Emotions power us but they shouldn’t control us
Accept your feelings, don’t be driven by them
Humans feel discomfort as a protective mechanism. We feel pain or disgust because the things that trigger that have a pattern that matches things which have tended to harm us.
Some of these patterns are hardwired instinctually, some we pick up through learned experience as we grow. But the emotions those patterns trigger are not signs of danger occurring, they are signs that, as far as we know, there is a greater chance for danger to occur.
They are warnings, measures of the possibility that danger could appear, not indicators, measures of the actual level of danger. The distinction between worrying about whether that rustle in the bus is a tiger and a tiger actually leaping at your face.
The point is that none of our emotions are deterministic. Discomfort is not a sign that we should 100% avoid something 100% of the time. It’s just a chance.
As a result, discomfort should be taken as advice to be alert and not an absolute sign of danger. For example, if we have grown up in the middle of the country, the first time we encounter the sea it may be little disconcerting. This same thing is true of non-physical situations that trigger our emotions. Speaking in front of a crowd for example.
Certain people are wired to be a little more anxious and fearful than other people. Other people have gone through experiences that make them more anxious and fearful of certain situations. And still others were raised in a way that, either from their parents example or their parents’ actions, they become more fearful and anxious.
The point is that while fear is generated differently for different people, it’s effect is the same.
When we are afraid we start to look for danger. And when we can’t find it, it makes us more anxious because we treat fear as a sign of actual danger rather than a warning of potential danger.
So when we can’t find it, we get more anxious because it means that the danger is not something we can predict and our instincts are to assume it’s a worse case scenario.
But let’s take a step back here.
Fear is not a negative emotion. There really isn’t such a thing as a negative or positive emotion. All our emotions are there for a reason. They can be pleasant or unpleasant but there is no malice.
They are all “intending” to be positive in the sense of encouraging behaviors that seem beneficial and discouraging behaviors that are harmful.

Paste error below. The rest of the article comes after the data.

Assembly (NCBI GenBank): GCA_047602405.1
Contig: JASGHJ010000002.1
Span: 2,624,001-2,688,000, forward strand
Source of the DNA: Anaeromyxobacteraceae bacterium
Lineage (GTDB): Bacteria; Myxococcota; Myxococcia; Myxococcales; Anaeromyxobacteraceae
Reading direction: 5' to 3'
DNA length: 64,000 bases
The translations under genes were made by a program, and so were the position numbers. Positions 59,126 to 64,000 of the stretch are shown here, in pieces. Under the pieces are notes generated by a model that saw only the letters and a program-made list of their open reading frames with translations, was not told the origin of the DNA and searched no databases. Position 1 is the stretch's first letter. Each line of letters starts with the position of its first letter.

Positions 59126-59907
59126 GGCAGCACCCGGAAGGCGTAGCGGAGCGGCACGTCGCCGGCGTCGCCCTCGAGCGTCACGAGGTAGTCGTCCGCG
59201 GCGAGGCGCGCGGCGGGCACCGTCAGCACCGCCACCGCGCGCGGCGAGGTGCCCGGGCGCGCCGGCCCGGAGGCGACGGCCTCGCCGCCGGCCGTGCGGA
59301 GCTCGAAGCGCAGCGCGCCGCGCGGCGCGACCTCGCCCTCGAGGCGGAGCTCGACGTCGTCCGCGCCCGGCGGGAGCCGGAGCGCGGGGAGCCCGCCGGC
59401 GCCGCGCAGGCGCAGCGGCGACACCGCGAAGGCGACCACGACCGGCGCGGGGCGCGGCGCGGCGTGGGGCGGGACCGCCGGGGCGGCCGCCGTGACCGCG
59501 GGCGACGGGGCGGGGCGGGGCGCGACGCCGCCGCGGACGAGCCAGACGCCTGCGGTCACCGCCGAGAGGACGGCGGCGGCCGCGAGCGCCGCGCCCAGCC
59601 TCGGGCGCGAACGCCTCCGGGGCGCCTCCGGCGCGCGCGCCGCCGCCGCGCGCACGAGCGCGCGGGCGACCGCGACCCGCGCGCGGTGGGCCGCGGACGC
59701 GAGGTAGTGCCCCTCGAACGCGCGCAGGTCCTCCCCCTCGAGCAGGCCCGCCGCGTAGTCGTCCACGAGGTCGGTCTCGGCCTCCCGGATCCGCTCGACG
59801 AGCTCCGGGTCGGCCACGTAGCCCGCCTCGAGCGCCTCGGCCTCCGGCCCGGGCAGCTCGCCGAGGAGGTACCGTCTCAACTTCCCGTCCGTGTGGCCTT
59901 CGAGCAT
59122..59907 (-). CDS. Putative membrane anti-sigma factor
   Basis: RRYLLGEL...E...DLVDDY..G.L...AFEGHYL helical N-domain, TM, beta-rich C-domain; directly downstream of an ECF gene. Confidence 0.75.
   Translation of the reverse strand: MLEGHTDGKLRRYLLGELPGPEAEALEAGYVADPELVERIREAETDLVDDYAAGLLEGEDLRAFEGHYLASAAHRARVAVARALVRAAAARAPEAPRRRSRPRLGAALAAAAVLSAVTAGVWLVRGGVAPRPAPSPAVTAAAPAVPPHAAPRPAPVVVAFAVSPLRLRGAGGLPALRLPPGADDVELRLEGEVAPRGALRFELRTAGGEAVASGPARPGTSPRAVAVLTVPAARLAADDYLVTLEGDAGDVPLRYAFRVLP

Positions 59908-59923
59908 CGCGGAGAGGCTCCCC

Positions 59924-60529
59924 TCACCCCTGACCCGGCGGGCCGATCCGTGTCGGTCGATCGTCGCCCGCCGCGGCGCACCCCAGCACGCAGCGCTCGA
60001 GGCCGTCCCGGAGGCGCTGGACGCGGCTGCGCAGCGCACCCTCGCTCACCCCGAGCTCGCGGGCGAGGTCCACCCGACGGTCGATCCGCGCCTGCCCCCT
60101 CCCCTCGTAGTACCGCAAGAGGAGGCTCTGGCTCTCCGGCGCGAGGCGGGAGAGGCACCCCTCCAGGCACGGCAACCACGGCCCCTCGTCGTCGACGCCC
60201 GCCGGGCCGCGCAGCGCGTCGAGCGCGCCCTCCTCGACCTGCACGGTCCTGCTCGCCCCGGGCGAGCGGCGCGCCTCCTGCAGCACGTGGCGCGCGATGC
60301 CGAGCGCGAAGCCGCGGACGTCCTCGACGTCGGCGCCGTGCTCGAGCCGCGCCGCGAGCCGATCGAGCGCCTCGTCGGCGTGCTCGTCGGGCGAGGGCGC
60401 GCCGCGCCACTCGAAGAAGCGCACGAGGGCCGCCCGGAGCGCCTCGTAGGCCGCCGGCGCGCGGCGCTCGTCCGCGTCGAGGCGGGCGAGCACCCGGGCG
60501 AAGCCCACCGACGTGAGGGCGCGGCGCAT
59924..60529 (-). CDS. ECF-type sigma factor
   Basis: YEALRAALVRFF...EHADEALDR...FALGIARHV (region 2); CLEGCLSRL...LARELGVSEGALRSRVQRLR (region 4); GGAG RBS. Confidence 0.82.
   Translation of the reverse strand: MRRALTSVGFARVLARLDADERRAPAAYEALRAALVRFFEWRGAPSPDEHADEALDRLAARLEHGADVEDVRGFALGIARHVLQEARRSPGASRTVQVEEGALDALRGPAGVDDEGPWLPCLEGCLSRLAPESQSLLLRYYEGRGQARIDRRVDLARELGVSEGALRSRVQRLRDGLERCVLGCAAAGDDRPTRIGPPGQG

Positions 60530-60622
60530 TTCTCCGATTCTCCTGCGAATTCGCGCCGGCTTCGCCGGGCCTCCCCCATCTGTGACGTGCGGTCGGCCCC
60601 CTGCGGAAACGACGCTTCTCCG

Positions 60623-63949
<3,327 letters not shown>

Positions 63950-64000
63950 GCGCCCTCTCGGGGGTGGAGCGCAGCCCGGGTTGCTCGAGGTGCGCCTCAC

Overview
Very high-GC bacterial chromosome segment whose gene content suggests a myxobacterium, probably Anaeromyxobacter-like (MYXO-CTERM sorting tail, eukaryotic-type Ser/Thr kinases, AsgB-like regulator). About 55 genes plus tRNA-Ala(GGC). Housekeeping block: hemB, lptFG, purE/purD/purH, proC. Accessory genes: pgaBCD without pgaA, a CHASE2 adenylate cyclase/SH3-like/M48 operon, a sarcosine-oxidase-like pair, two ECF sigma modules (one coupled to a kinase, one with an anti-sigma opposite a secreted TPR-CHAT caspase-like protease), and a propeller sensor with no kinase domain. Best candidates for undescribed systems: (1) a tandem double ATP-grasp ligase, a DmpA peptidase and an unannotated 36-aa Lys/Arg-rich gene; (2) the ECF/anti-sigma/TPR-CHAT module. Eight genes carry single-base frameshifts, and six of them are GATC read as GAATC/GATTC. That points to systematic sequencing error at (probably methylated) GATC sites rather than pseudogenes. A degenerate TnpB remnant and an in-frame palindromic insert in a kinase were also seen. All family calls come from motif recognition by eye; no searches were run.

But the problem is that our uncomfortable emotions are not judgement based. They are just as instinctual and hardwired as pulling your hand away from something hot. And in the same way, the reason these emotions feel uncomfortable is that discomfort is the lever they use to affect our decision making and actions.
Their purpose is to keep us safe but since they are designed for an environment of ubiquitous fatality, they err on the side of assumed danger. In some cases, such as fear, that means lack of action. With other emotions, such as anger, that meas action in way that may not actually beneficial to us.
The solution is to reintroduce intelligence back into the equation. We think we make decisions using our intelligence but we really make them with our emotions. Our intelligence is in thrall to simply justify these previously made decisions.
Instead we should develop the self-awareness to see when we are being driven by emotions, learn to accept the discomfort associated with those emotions without trying to get rid of them, and reengage our minds to come up with the good decisions.
By viewing our emotions as an internal point of view that we can’t control, we avoid the trap of trying to “deal” with our emotions. Trying to make them go away. Take away the lever.
We just practice sitting with that crappy feeling of worry or discomfort and recognize when we start going down the path they point towards. We simply don’t follow. A supremely difficult thing to do but as with everything it gets easier with practice.
Our emotions power us, but power is nothing without control.